• F-35 Lightning II aircraft from RAAF Base Williamtown fly in formation off the coast of Newcastle.
    F-35 Lightning II aircraft from RAAF Base Williamtown fly in formation off the coast of Newcastle. Defence

A number of announcements related to Australia’s F-35 program were made this week, starting with the news that Lockheed Martin has been awarded a sovereign Training Support Services (TSS) contract.

“This contract is valued at up to $100 million over a term of up to five years, and will see more than 70 ADF personnel locally employed at RAAF Bases Williamtown and Tindal,” Minister for Defence Linda Reynolds said. “The agreement includes the operation and maintenance support for six F-35A Full Mission Simulators at RAAF Base Williamtown.

“There are plans to install four more simulators at RAAF Base Tindal in 2021, which would also be included under the support arrangements.

“The simulators at RAAF Bases Williamtown and Tindal have the ability to be networked together and share mission data to greatly enhance training.”

The contract will be delivered with support from Williamtown-based air combat training specialist Milskil.

“The TSS contract ensures the world-class sovereign F-35 training support services solution we developed with Milskil is sustained for a further three years, while further solidifying RAAF Base Williamtown as Lockheed Martin’s largest F-35 base presence outside of the US,” Lockheed Martin Australia chief Joe North said.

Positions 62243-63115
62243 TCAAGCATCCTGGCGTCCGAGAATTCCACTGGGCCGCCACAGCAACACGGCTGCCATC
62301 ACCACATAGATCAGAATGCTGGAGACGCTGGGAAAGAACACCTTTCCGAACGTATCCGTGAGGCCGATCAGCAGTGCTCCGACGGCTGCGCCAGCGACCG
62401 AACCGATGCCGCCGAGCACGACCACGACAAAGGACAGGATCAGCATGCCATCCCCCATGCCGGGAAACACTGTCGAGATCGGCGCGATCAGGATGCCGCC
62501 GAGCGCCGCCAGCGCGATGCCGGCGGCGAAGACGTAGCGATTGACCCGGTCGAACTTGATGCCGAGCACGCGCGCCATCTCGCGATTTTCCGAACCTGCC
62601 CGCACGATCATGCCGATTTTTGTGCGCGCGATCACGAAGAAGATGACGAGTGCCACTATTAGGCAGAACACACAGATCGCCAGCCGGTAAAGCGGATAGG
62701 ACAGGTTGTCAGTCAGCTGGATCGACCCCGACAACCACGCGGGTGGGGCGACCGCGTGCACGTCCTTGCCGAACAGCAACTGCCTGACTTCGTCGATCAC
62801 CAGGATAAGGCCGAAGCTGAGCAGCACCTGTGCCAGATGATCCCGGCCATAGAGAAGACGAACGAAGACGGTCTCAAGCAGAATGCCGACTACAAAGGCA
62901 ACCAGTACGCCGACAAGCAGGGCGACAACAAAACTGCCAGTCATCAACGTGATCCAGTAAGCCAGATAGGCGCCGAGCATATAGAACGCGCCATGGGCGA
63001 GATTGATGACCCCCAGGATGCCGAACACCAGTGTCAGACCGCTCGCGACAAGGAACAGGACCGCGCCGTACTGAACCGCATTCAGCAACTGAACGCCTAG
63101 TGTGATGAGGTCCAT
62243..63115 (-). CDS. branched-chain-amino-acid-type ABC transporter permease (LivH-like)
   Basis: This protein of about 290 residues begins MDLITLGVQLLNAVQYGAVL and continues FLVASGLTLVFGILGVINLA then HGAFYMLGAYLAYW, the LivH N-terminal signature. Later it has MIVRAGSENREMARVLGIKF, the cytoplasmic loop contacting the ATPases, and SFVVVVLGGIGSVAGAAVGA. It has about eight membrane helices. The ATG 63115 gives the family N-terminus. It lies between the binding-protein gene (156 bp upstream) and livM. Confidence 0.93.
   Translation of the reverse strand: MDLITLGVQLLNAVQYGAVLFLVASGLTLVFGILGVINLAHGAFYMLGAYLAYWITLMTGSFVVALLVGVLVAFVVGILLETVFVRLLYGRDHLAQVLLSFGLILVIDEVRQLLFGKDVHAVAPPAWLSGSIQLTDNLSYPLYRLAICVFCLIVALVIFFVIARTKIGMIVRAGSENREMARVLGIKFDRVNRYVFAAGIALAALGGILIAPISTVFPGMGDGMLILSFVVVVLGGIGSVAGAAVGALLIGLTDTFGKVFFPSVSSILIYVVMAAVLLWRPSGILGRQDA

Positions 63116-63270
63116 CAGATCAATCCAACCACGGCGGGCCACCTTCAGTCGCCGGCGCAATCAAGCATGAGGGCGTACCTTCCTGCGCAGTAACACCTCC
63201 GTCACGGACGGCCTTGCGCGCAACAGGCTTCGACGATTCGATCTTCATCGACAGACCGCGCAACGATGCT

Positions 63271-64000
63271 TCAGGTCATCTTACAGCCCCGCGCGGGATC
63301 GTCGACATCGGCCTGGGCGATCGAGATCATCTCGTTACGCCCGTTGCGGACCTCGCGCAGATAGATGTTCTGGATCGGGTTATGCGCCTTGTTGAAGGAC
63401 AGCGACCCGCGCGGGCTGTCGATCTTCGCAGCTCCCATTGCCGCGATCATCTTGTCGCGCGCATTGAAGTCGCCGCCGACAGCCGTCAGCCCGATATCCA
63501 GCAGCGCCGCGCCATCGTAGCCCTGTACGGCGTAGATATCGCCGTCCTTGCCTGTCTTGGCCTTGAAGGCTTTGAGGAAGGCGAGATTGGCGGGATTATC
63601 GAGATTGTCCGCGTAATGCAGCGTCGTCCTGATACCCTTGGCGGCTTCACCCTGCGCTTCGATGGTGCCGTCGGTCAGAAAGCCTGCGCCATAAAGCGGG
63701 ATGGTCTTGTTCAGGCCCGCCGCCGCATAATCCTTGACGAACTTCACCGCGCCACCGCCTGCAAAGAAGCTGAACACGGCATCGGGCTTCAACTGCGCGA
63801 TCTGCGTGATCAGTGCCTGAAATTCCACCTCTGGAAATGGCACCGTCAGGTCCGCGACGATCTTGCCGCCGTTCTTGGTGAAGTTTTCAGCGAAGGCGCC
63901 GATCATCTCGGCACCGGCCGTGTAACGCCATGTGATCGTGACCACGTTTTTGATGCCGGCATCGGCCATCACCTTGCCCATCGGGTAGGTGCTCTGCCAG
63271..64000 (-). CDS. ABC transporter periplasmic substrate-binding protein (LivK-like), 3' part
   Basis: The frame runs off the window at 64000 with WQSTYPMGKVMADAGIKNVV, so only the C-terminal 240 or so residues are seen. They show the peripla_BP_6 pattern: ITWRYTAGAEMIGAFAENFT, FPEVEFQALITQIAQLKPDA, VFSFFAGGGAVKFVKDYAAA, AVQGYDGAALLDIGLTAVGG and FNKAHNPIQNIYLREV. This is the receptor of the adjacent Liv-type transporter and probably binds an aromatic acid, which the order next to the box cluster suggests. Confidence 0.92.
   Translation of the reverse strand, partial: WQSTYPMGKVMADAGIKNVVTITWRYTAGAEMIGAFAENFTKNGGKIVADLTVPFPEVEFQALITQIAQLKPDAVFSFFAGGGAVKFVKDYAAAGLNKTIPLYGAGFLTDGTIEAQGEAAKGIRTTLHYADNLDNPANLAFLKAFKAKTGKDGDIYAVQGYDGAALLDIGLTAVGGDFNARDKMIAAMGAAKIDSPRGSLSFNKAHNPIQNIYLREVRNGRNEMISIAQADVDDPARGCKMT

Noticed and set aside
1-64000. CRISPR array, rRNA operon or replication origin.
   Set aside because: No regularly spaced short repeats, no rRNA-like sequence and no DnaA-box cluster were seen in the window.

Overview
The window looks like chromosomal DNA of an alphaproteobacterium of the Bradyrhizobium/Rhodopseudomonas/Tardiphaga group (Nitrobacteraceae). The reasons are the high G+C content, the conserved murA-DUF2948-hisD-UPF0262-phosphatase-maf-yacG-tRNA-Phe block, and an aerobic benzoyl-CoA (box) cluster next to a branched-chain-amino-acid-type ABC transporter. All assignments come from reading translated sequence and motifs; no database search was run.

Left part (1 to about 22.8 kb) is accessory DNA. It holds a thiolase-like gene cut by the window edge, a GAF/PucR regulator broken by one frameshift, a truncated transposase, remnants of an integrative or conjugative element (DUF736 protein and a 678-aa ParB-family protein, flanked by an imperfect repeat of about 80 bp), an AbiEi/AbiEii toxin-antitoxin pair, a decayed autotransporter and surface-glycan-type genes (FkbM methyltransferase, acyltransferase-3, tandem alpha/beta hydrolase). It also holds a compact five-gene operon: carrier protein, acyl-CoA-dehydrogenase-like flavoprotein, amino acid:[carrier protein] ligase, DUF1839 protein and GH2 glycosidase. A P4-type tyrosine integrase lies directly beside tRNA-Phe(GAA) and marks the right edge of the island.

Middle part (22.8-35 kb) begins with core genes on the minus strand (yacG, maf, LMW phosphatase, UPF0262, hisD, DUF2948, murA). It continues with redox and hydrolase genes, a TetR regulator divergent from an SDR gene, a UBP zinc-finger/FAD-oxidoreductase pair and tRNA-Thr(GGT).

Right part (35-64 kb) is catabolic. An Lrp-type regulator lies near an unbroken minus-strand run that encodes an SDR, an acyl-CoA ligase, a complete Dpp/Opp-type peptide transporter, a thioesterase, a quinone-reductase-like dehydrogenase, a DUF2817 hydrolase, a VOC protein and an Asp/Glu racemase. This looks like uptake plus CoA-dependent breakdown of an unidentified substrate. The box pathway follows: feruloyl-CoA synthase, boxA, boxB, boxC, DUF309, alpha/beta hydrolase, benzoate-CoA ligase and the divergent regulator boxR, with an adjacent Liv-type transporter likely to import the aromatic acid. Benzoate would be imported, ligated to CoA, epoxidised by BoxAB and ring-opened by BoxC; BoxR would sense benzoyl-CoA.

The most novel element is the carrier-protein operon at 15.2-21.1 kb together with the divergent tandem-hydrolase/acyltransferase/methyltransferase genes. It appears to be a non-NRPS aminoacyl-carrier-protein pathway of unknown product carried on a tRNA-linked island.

The milestone coincides with the RAAF’s withdrawal from pilot training arrangements at Luke Air Force Base in the US, bringing training arrangements back to Australia.

Separately, Minister Reynolds announced the Joint Strike Fighter – Industry Support Program (JSF-ISP), with $4 million initially available in grant funding to establish the program.

“The JSF-ISP sustainment opportunity will support Australian companies that have been successfully appointed by the US for component repair capability as part of the F-35 Global Support Solution,” Minister Reynolds said.

In another release, Minister Reynolds highlighted the size of Australia’s contribution to the F-35 program, which includes 50 Australian companies sharing $2.7 billion in contracts.

Finally, NSW-based Quickstep announced that it has produced its 10,000th F-35 component. Each F-35 aircraft currently in production incorporates approximately $440,000 of content built at Quickstep’s facility at Bankstown Aerodrome in Western Sydney.

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